BARBARA KINGSOLVER’s historical novel, The Lacuna (Harper, 2009), Lorraine M. López’s Homicide Survivors Picnic and Other Stories (BkMk Press, 2009), Lorrie Moore’s A Gate at the Stairs (Knopf, 2009), Alexie Sherman’s tragicomic medley of stories, prose and poems, War Dances (Grove/Atlantic, 2009) and Colson Whitehead’s Sag Harbor (Doubleday, 2009) have been shortlisted for the prestigious 2010 PEN/Faulkner Award for Fiction, it was announced on February 23, 2010 (Tuesday). There are three novels and two short-story collections.

The PEN/Faulkner Award for Fiction is America’s largest peer-juried prize for fiction (both novels and short-story collections). The judges for this year are Al Young, Rilla Askew and Kyoko Mori.

Joseph O’Neill’s tale of cricket and camaraderie in post-9/11 New York City, Netherland (Knopf, 2008), won the prize in 2009.

The winner of the 2010 award will be announced on March 23, 2010.

Sunday, February 21, 2010


Here is an updated version of an interview published in the October-December 2008 issue of Quill magazine

ERIC FORBES and TAN MAY LEE talk with CLARE WIGFALL about her first book, The Loudest Sound and Nothing, a collection of stories

CLARE WIGFALL’s début collection of disturbing and darkly provocative stories demonstrates that the form is alive and well.

Wigfall was born in Greenwich, London, in 1976. She grew up in Berkeley (California) and London. She lived in Prague for some time, and now lives in Berlin, doing face-painting for children to support her passion of writing short stories. Her début, The Loudest Sound and Nothing (Faber & Faber, 2007), showcases a collection of stories that have been featured in magazines as early as 1997. It was longlisted for the 2008 Frank O’Connor International Short Story Award. The first story in the collection, “Numbers,” was set in Outer Hebrides and is the only story written in the Gaelic vernacular, also using digits to depict a girl’s obsession with numbers and how they “lend a logic to the world.” “Numbers” won the 2008 BBC National Short Story Award, with two-time Whitbread Prize-winner Jane Gardam a close runner-up. (Gardam won for her short story, “The People on Privilege Hill,” from a collection of the same name.) The other writers on the shortlist included Adam Thorpe (“The Names”), Richard Beard (“Guidelines for Measures to Cope with Disgraceful and Other Events”) and Erin Soros (“Surge”). Wigfall received £15,000 for the story—the largest award in the world for a single short story.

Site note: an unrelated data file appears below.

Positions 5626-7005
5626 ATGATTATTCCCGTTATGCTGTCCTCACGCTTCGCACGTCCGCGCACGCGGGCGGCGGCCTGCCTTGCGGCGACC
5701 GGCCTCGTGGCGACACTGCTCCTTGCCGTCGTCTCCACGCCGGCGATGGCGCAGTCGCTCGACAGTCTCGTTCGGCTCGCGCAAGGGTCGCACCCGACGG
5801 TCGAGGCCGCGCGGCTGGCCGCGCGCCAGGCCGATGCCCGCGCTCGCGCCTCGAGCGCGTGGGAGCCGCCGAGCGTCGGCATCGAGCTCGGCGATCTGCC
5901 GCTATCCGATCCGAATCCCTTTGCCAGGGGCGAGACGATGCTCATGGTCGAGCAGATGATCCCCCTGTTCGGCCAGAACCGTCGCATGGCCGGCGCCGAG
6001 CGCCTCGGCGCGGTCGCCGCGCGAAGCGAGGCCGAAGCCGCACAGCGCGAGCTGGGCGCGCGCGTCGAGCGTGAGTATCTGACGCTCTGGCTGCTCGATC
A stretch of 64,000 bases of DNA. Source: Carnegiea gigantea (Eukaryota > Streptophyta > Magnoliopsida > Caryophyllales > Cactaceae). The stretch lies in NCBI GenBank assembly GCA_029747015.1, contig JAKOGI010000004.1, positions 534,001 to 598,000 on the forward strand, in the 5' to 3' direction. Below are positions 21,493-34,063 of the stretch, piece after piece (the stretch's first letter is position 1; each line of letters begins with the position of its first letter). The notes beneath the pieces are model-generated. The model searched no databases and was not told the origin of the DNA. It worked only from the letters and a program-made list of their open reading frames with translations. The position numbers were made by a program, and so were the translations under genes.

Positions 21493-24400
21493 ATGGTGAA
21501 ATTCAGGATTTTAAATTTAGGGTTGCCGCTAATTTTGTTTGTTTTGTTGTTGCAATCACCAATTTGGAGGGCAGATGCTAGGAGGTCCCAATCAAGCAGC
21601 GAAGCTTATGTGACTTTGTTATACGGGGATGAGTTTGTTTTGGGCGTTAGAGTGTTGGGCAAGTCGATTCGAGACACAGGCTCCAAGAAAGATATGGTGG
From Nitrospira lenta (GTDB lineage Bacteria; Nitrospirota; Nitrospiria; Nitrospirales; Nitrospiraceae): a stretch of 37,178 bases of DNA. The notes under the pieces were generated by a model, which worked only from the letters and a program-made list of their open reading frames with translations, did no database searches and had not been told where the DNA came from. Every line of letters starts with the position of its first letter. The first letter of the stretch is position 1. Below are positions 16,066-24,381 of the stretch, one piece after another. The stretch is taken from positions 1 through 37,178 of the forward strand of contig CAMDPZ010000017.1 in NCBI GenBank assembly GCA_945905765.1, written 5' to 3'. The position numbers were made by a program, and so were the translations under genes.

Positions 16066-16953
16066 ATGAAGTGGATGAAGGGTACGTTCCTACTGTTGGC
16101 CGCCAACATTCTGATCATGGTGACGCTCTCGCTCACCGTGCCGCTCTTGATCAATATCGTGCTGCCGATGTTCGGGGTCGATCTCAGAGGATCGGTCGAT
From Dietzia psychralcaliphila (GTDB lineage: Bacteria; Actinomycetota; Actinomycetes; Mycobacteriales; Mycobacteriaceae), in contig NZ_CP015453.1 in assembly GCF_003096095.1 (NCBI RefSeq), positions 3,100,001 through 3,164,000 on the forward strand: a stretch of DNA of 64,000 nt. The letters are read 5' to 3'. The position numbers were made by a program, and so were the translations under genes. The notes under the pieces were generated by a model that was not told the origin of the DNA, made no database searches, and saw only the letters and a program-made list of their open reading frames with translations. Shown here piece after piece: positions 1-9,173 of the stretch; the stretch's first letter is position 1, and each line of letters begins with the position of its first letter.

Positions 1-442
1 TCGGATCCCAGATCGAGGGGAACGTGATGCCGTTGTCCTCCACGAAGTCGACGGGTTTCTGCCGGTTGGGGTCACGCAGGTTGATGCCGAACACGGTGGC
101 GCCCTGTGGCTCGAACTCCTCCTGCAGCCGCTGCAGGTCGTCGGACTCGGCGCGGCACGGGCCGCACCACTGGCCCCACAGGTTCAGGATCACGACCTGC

According to the chair of the judging panel, broadcaster and writer Martha Kearnsey, “It’s exciting that a relatively unknown voice, in fact the youngest writer on our shortlist, has distinguished herself amongst some very well-known authors as a leading talent in the world of storytelling. Clare’s evocation of superstition and frustrated lives on a remote Scottish island is an act of historical ventriloquism. She shows just what the short story can achieve, conjuring up a whole world in microcosm. The strength of our shortlist ranging from the gothic to the comic demonstrates that the short story is alive and well, the perfect art form for a time-hungry age.”